Diets high in animal protein, such as red meat, can cause kidney damage. In fact, a high-protein diet may cause or exacerbate existing kidney problems. Protein metabolism puts a heavy load on the kidneys, making it more difficult to eliminate waste products. Animal protein metabolism even leaves an acidic residue in the body.
A study published in 2016 in the Journal of the American Society of Nephrology reports that red meat intake was strongly associated with an increased risk of kidney failure among Chinese adults in Singapore who were followed for an average of 15.5 years.
A little alcohol—one or two drinks now and then—usually has no serious effects. But drinking too much can be bad for your kidneys and even worsen kidney disease.
According to the National Kidney Foundation, high alcohol intake can cause changes in the function of the kidneys and make them less able to filter the blood. In addition, alcohol dehydrates the body, which can affect the normal functioning of cells and organs, including the kidneys.
A 2009 study published in Nephrology Dialysis Transplantation reports that alcohol consumption, particularly heavy drinking, is likely to be a significant modifiable risk factor for the development of albuminuria, which is a sign of kidney disease.
A recent 2015 study published in the International Journal of Clinical Biochemistry and Research also suggests that chronic alcohol consumption is associated with renal dysfunction.
High alcohol intake has profound negative effects on the kidneys and their role in maintaining the body’s fluid, electrolyte and acid-base balance. This in turn can increase the risk of a host of kidney-related problems.
If you need to drink, moderate drinking is fine, which means one drink a day for women and older people and two drinks a day for men. However, it’s best to first check with your doctor.
Your body needs a little bit of sodium in order to maintain a proper fluid balance, but an excess can be damaging for your kidneys. When you eat more salt, your kidneys respond by retaining water in order to dilute this electrolyte in your bloodstream to help your heart function properly. This places a load on the kidneys.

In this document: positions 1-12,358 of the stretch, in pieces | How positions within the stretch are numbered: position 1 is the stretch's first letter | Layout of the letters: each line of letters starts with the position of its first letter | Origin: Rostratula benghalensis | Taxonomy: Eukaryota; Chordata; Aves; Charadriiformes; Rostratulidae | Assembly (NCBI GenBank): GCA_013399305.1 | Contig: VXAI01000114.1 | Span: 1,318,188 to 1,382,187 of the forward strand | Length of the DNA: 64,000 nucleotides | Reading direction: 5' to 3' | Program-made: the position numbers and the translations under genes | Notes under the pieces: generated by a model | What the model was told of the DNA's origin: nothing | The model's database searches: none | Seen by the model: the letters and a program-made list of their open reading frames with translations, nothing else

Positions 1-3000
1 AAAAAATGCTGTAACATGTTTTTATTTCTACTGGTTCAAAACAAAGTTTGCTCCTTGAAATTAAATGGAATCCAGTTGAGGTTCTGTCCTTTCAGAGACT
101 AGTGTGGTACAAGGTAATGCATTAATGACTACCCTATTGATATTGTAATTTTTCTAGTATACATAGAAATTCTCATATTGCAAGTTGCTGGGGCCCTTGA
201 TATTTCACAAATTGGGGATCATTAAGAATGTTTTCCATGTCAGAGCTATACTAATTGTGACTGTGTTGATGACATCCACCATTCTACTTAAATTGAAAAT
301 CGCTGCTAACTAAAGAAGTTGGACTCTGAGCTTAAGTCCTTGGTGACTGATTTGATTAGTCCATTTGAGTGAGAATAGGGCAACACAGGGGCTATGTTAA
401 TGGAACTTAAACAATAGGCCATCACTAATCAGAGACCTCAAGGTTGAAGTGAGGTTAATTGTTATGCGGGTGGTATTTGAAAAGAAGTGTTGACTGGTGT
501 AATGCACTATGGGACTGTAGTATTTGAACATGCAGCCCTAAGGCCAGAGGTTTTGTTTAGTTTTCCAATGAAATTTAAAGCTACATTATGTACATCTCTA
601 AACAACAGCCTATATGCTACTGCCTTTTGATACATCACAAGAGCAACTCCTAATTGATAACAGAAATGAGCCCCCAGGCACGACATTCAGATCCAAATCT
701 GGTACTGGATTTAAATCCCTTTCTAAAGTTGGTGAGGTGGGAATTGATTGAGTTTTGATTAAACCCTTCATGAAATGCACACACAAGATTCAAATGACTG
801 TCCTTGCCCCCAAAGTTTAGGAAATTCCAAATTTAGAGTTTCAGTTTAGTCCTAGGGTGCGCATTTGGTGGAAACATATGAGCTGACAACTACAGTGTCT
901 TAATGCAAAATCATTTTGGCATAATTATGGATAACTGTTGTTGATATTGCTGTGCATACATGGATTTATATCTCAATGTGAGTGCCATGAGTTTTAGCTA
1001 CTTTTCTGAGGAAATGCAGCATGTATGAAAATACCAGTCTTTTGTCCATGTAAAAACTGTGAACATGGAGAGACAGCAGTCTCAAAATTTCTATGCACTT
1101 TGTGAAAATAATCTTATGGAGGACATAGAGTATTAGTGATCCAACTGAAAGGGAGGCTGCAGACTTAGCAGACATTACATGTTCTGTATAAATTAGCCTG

High salt intake also increases the amount of protein excreted in the urine, which in turn increases the rate of deterioration of renal function.
A 2009 study published in the American Society of Nephrology reports that people who consume a diet high in sodium are more likely to experience a decline in kidney function.
Along with the kidneys, high salt intake can also be damaging to your heart and aorta.
The recommended amount of salt is no more than 5 grams a day (1 teaspoon of salt is about 6 grams). More than this amount is harmful for your kidneys as well as your overall health.
If you must add salt, use just a pinch of high-quality Celtic or Himalayan sea salt.
Caffeine found in coffee as well as tea, soda and other foods also puts a strain on your kidneys. Being a stimulant, caffeine accelerates blood flow, increasing the blood pressure and stress on the kidneys.
A 2002 study published in Kidney International reports that long-term caffeine consumption exacerbated chronic kidney failure in obese and diabetic rats. Caffeine intake, especially on an empty stomach, is also linked to kidney stone formation.
Another study published in 2004 in the Journal of Urology also reports that caffeine intake may modestly increase risk of calcium-oxalate stone formation.
On top of that, caffeine has a diuretic effect, which means it can lead to dehydration, a risk factor for kidney stones.
Caffeine in moderate amounts will not cause health problems for most people. Drink no more than one to two cups of coffee, or up to three cups of tea, per day. Also, limit your intake of other sources of caffeine like soft drinks, energy drinks, chocolate, cocoa and some medications.